Prestwick Airport Following Two Weeks in Sutherland - May, 1983

[Prestwick] Waiting for Plane at Prestwick Airport:
Click to enlarge [jpeg:26K]

Two weeks have passed, Mrs. Ida MacKay and I have returned our faithful little Ford Escort and are now waiting for the announcement that our plane is ready.

We have seen for ourselves the vacant hills and fields of Strathnaver and Kildonan in which very few houses are now found except the former home of Patrick Sellar. As we drove along the Naver, we dodged this spring's lambs -- another generation of the "four-footed clansmen" that replaced our ancestors. In Gnumbeg, we have climbed to the cemetery of the Aberach MacKays and their Chiefs and found it in total ruin, a grazing ground for sheep. We have spent many -- but not enough -- hours in Rogart and Golspie talking with descendants of relatives our ancestors had to leave behind to suffer perhaps more hardship than they who crossed the vast oceans had to face. From these and other kind folk we have heard stories of the evictions and sensed the strong feeling of injustice that still runs high among the people.

Noted historians of the area ("intelligent men" said Bertie Sutherland) have told us that the stories of the cruel hardships imposed upon the tenants were more fabrication than truth.

"Patrick Sellar was a competent lawyer", said one learned kindly gentleman as we sat beside the peat fire he had built especially for us. "He had a job to do and unfortunately looked as if he enjoyed doing it." He went on to say that Donald MacLeod's book, "Gloomy Memories", was not to be taken seriously.

"Donald MacLeod told the truth!" said Willie Mackay of Coul, Rogart as we took tea with Mr. & Mrs. Alaister Mackay at Skail House in Strathnaver. "If he didn't tell the truth, he would have been in the Tolbooth in Edinburgh. They couldn't touch him!"

In a few minutes we will begin our journey across the same Atlantic that our ancestors crossed so many years ago. For them it was the filthy, stuffy holds of emigrant ships which were sub-standard to even the slave ships. What little food they had was often of poor quality or even mouldy. Their crossing took more than five weeks and at the end was a land unknown to them, where the challenge of even existence itself would tax their every resource.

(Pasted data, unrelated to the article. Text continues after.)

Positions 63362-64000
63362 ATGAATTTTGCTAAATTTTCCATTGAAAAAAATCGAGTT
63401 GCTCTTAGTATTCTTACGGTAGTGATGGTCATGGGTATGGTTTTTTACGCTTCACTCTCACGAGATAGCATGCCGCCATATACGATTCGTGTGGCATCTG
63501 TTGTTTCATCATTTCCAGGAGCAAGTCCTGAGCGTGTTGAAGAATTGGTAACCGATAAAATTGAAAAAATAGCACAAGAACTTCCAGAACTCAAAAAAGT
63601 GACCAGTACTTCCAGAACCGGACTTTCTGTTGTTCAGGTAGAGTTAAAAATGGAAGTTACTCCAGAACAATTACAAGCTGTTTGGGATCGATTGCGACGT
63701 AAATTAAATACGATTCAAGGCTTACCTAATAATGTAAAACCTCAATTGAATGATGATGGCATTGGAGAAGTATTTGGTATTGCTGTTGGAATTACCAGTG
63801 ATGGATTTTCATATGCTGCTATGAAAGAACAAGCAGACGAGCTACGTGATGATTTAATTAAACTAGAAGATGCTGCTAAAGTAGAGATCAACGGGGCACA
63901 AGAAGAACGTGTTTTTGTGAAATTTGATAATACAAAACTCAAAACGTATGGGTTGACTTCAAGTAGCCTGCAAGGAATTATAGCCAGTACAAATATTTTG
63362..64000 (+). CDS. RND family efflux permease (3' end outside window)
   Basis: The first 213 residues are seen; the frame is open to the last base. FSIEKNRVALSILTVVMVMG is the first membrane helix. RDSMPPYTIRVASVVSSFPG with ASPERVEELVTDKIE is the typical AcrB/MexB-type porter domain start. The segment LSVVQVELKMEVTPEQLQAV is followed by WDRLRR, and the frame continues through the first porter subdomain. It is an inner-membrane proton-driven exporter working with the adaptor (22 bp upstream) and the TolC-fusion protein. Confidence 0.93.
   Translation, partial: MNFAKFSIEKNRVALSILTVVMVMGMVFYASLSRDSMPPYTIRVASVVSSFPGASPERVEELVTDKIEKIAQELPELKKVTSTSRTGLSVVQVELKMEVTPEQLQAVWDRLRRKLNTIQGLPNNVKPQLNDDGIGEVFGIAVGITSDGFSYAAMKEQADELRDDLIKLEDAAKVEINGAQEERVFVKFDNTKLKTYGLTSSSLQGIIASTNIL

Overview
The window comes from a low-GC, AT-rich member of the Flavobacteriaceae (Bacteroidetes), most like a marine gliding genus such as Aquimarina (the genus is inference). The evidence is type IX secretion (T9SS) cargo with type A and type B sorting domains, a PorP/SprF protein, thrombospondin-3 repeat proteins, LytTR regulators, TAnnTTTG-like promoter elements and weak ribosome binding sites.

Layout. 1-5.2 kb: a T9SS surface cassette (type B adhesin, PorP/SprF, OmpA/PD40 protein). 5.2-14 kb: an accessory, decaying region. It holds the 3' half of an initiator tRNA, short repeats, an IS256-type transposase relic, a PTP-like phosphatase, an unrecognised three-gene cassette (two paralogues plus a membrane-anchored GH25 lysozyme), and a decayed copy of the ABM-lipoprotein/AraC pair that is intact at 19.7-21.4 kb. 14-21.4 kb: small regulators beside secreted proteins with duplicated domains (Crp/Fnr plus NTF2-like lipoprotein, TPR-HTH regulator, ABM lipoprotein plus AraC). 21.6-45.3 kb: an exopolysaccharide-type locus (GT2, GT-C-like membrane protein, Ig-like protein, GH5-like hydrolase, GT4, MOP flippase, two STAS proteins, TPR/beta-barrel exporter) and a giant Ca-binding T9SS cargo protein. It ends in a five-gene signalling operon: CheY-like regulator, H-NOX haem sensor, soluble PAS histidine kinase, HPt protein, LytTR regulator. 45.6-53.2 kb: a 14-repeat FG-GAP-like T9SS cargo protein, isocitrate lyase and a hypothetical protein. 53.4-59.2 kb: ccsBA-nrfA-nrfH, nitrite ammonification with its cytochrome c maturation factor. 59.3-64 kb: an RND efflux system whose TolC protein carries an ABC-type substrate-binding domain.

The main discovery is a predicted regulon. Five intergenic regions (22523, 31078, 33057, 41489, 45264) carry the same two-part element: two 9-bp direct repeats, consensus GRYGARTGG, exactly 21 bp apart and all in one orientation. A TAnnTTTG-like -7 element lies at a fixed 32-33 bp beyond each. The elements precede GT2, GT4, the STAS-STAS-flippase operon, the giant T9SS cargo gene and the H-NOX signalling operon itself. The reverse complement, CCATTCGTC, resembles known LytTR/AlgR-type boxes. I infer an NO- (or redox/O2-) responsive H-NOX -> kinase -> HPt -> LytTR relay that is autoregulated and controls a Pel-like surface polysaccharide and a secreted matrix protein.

For us, it will be the clean, comfortable seats of Air Canada's L1011 where we will be offered a variety of reading material and music, and even a movie to watch if we wish, to help pass the time. Our food will be a full course meal including steak. At regular intervals tea, coffee, wine and other beverages will be offered. Our crossing will take just over five hours and at the end we will find our homes, beds and rest.

We wonder how many times our great-grandparents and others have remembered the lands we have just explored and wished they could have returned as we have. These two weeks have a value to us that cannot be measured by material means.

Our intuition and our experiences tells us that Willie Mackay 'Coul' and Donald MacLeod were "telling it as it was". Indeed, the Sutherland Estate Office had no intention of letting us view the records of that time. We pledge to ourselves and others the closing words of Donald MacLeod's book, "Gloomy Memories" -

Cuimhnichibh air na daoine thainig roimhibh
Remember those who were before you,
that the Havelocks yet unborn
may have course to exclaim before the world,
to the disgrace of your oppressors,

Janet MacKay with Mrs. Ida MacKay, May 1983
All material, including photo, Copyright 1997; Janet MacKay

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